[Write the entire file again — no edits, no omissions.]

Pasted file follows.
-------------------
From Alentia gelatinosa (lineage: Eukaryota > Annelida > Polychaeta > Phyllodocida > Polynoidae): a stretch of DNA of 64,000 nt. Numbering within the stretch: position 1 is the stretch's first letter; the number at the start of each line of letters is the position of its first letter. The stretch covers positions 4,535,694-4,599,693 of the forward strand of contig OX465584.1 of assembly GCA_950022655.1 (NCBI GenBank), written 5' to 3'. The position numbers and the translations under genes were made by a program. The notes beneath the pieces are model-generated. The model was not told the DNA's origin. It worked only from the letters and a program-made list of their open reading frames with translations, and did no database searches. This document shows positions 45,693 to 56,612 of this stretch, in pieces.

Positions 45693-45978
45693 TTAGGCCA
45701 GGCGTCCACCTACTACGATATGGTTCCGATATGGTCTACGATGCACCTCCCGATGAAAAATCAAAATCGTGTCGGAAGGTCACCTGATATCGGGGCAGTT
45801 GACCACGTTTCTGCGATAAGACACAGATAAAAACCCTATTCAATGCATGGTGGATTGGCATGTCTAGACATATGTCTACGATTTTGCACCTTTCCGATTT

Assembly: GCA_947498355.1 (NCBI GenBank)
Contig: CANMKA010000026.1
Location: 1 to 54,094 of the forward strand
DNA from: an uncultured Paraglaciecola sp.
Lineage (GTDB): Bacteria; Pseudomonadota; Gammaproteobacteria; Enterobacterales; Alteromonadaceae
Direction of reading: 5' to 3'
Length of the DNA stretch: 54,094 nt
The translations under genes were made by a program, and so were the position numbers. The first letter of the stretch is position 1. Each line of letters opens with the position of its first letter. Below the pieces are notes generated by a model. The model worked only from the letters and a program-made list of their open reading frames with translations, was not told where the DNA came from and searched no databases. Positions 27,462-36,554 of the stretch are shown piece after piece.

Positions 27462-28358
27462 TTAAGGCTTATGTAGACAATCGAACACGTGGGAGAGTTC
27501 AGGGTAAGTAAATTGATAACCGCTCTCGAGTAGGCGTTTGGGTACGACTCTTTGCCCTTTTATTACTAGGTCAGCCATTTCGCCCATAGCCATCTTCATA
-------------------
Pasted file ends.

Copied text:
From Alentia gelatinosa (lineage: Eukaryota > Annelida > Polychaeta > Phyllodocida > Polynoidae): a stretch of DNA of 64,000 nt. Numbering within the stretch: position 1 is the stretch's first letter; the number at the start of each line of letters is the position of its first letter. The stretch covers positions 4,535,694-4,599,693 of the forward strand of contig OX465584.1 of assembly GCA_950022655.1 (NCBI GenBank), written 5' to 3'. The position numbers and the translations under genes were made by a program. The notes beneath the pieces are model-generated. The model was not told the DNA's origin. It worked only from the letters and a program-made list of their open reading frames with translations, and did no database searches. This document shows positions 45,693 to 56,612 of this stretch, in pieces.

Positions 45693-45978
45693 TTAGGCCA
45701 GGCGTCCACCTACTACGATATGGTTCCGATATGGTCTACGATGCACCTCCCGATGAAAAATCAAAATCGTGTCGGAAGGTCACCTGATATCGGGGCAGTT
45801 GACCACGTTTCTGCGATAAGACACAGATAAAAACCCTATTCAATGCATGGTGGATTGGCATGTCTAGACATATGTCTACGATTTTGCACCTTTCCGATTT

Assembly: GCA_947498355.1 (NCBI GenBank)
Contig: CANMKA010000026.1
Location: 1 to 54,094 of the forward strand
DNA from: an uncultured Paraglaciecola sp.
Lineage (GTDB): Bacteria; Pseudomonadota; Gammaproteobacteria; Enterobacterales; Alteromonadaceae
Direction of reading: 5' to 3'
Length of the DNA stretch: 54,094 nt
The translations under genes were made by a program, and so were the position numbers. The first letter of the stretch is position 1. Each line of letters opens with the position of its first letter. Below the pieces are notes generated by a model. The model worked only from the letters and a program-made list of their open reading frames with translations, was not told where the DNA came from and searched no databases. Positions 27,462-36,554 of the stretch are shown piece after piece.

Positions 27462-28358
27462 TTAAGGCTTATGTAGACAATCGAACACGTGGGAGAGTTC
27501 AGGGTAAGTAAATTGATAACCGCTCTCGAGTAGGCGTTTGGGTACGACTCTTTGCCCTTTTATTACTAGGTCAGCCATTTCGCCCATAGCCATCTTCATA